Japan's Government: Five Ways to Fix the Economy

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Issei Kato / Reuters

Japan's Democratic Party leader and next Prime Minister Yukio Hatoyama pictured at DPJ headquarters in Tokyo on Aug. 31, 2009

In its first hours as Japan's new ruling party, the Democratic Party of Japan (DPJ) and its leader Yukio Hatoyama wasted no time preparing for a transition of government. In the historic Aug. 30 general election, the Japanese people — about 70% of eligible voters cast ballots — ended a half-century of nearly unbroken rule by the Liberal Democratic Party (LDP). Hatoyama's party took 308 of the 480 seats in the House of Representatives, 12 seats shy of a two-thirds majority that would have allowed the party to single-handedly pass bills rejected by the upper house. The LDP won 119, slightly more than a third of what it had before Prime Minister Taro Aso dissolved parliament in July. Aso stepped down as party chief the day after elections.

Handed a mandate to steer Japan out of a malaise of economic crisis and failed social systems, the next Prime Minister of Japan and his party need to reverse the nation's lost confidence in government leadership. A misstep, scandal or lack of fortitude in reform could cost the DPJ the upper-house elections next July — a severe check on the new administration's progress. Experts pinpoint five areas where the new ruling party should put its focus to get the nation back on track.

Get the Budget Under Control

In mid-September, the DPJ will take over as the official ruling party, with the Diet's election of Hatoyama as Prime Minister and the appointment of ministers. That leaves 100 days for the new administration to draft a budget for the next fiscal year that doesn't increase the national deficit — now at 180% of GDP — but still holds to its costly election-year pledges. If the national budget is not prepared by the end of the year, the green shoots of economic growth could dry up.

THe DPJ says it can recover $97.8 billion in "wasteful spending," partly through reductions in civil-servant-personnel costs and the upkeep of government offices, in order to realize its campaign promises over the next four years. Those promises include cash handouts to families with children, free high school education, free highways, a four-year freeze on consumption tax (now at 5%) and a curbing of bond issuances. The DPJ must deliver on its promises without increasing the level of deficit financing "to demonstrate that they're fiscally responsible," says Gerald Curtis, a Japanese-politics expert and professor at Columbia University.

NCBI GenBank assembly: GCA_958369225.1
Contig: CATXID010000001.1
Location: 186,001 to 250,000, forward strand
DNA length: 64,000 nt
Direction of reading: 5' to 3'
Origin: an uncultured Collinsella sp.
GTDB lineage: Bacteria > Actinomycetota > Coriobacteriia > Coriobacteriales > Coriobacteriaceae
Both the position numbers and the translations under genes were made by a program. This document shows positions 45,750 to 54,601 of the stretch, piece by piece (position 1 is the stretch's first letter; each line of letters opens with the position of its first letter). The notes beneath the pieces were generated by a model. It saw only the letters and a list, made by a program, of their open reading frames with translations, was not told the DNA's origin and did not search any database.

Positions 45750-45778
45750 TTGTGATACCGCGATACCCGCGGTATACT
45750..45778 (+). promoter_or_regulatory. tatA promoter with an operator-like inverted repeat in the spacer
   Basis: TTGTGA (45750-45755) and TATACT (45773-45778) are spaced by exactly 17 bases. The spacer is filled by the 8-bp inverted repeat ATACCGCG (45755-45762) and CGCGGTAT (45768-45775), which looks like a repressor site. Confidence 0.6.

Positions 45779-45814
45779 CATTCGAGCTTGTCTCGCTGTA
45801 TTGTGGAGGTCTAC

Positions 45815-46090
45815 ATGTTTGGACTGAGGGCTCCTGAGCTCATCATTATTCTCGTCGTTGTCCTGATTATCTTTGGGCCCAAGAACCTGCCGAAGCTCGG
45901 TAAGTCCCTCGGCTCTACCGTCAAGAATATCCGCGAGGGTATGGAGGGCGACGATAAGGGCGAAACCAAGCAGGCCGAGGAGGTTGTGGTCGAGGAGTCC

Not everyone is convinced the DPJ can do that. Masaaki Kanno, chief economist at JPMorgan Securities in Tokyo, is skeptical that cutting wasteful spending and finding hidden reserves will compensate for growing expenditures; social security, for example, will need to expand by up to 1.5 trillion yen annually. "Within two years, the DPJ will have to show people a consistent way to finance additional spending," he says. "[The need for growth] has nothing to do with political ideologies. It's the reality of economic equations."

Find a New Way to Grow

The global economic crisis dealt a blow to Japan's export-led economy, and there was little to fall back on. Domestic consumption and investment need to be closer to the center of economic growth, and that requires major change, including regulatory reform. Leaning less on export-oriented growth doesn't mean cutting back on exports if the government uses deregulation to stimulate domestic consumption, says Naohiro Yashiro, an economics professor at Tokyo's International Christian University. The DPJ plans to do that by increasing household income through monthly child allowances and the elimination of highway tolls, which should have the same effect as tax cuts. It also aims to develop new environmental technologies and create jobs in nursing, health care and agriculture. Toshihiro Ihori, an economics professor at Tokyo University, says that in addition to regulatory reform, offering favorable treatment to skilled foreign labor and foreign corporations would generate more investment and domestic economic activity.